In October, when rotations are streamlined, the Red Sox could shift Eovaldi to relief, or perhaps do the same with lefty Drew Pomeranz, to fill a role they don’t currently have — a dependable, high-leverage lefty reliever.

You’ve got to get 27 outs, one way or another. It doesn’t matter who gets them.

Many of the moves made this month were done so with October in mind, as six teams — the Red Sox, Yankees, Indians, Astros, Cubs and Dodgers — enjoyed playoff odds, as calculated by FanGraphs, of 90 percent or better entering the weekend. No, not all of them are firm locks, but even the ones, such as the Cubs and Dodgers, with much work still to do are operating with one eye on October.

Both the Yankees and the Milwaukee Brewers — the wild card leaders in the AL and NL, respectively, entering the weekend — added proven closers (Britton to the Yankees, Joakim Soria to the Brewers) to bullpens that were already rated among the best in their respective leagues. This reflects the growing importance of bullpens in the postseason. Simply put, you can never have too many shut-down arms in October.

A year ago, relievers accounted for 38.1 percent of all regular-season innings pitched — a record — but in the postseason, that number shot up to 46.4 percent. In the 2016 World Series, not a single Indians or Cubs starter secured an out after the sixth inning.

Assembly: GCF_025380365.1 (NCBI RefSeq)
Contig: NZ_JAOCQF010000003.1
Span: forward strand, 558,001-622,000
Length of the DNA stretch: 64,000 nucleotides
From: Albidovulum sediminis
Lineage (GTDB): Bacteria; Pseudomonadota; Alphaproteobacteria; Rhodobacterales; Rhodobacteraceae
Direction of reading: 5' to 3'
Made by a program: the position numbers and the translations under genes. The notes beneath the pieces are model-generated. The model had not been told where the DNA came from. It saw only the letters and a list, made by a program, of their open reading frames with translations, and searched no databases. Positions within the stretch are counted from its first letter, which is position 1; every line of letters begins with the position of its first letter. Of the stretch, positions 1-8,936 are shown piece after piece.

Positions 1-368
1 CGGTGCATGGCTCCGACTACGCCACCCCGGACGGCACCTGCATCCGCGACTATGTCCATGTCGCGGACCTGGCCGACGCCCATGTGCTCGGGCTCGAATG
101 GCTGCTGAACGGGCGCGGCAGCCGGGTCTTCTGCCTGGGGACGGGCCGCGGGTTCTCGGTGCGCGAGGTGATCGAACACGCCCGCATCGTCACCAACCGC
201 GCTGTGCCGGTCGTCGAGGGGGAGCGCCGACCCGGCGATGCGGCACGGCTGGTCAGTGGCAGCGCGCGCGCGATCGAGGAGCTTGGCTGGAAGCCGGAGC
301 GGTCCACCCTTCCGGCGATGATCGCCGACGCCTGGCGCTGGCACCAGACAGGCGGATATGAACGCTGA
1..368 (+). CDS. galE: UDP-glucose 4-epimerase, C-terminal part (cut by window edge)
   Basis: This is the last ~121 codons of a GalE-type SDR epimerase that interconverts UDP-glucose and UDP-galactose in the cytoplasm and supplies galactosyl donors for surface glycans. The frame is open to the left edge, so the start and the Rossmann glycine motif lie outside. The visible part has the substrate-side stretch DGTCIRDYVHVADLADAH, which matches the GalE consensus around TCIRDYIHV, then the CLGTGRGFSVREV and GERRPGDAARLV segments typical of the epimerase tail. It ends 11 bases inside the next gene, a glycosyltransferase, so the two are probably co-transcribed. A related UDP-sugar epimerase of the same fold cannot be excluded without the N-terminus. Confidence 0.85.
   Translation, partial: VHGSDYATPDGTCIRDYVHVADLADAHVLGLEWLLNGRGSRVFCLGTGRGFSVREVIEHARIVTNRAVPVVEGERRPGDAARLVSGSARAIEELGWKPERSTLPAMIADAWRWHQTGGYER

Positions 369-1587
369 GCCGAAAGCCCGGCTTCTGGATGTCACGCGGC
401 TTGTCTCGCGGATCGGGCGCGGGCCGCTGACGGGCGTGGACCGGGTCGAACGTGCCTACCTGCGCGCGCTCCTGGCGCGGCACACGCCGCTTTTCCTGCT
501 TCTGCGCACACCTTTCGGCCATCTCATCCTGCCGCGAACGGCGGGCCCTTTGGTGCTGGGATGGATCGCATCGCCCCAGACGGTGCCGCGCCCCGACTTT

The distinct disadvantage for a wild card team is being forced to use your ace to win the one-game playoff, thus limiting his availability, should you win, for the Division Series. But given the remarkable strength of the Yankees’ relief corps, it would not be out of the question for them to “bullpen” — a term and a concept gaining momentum across the sport — the wild card game (if they are in it), and thus save their ace, Luis Severino, for Game 1 of the Division Series (assuming, of course, they advance).

In a sense, that is what the Yankees did in last year’s AL wild card game, when Severino failed to finish the first inning, and the Yankees had to use four relievers, three of them in multi-inning stints, to outlast the Minnesota Twins — a win that helped propel them all the way to Game 7 of the American League Championship Series.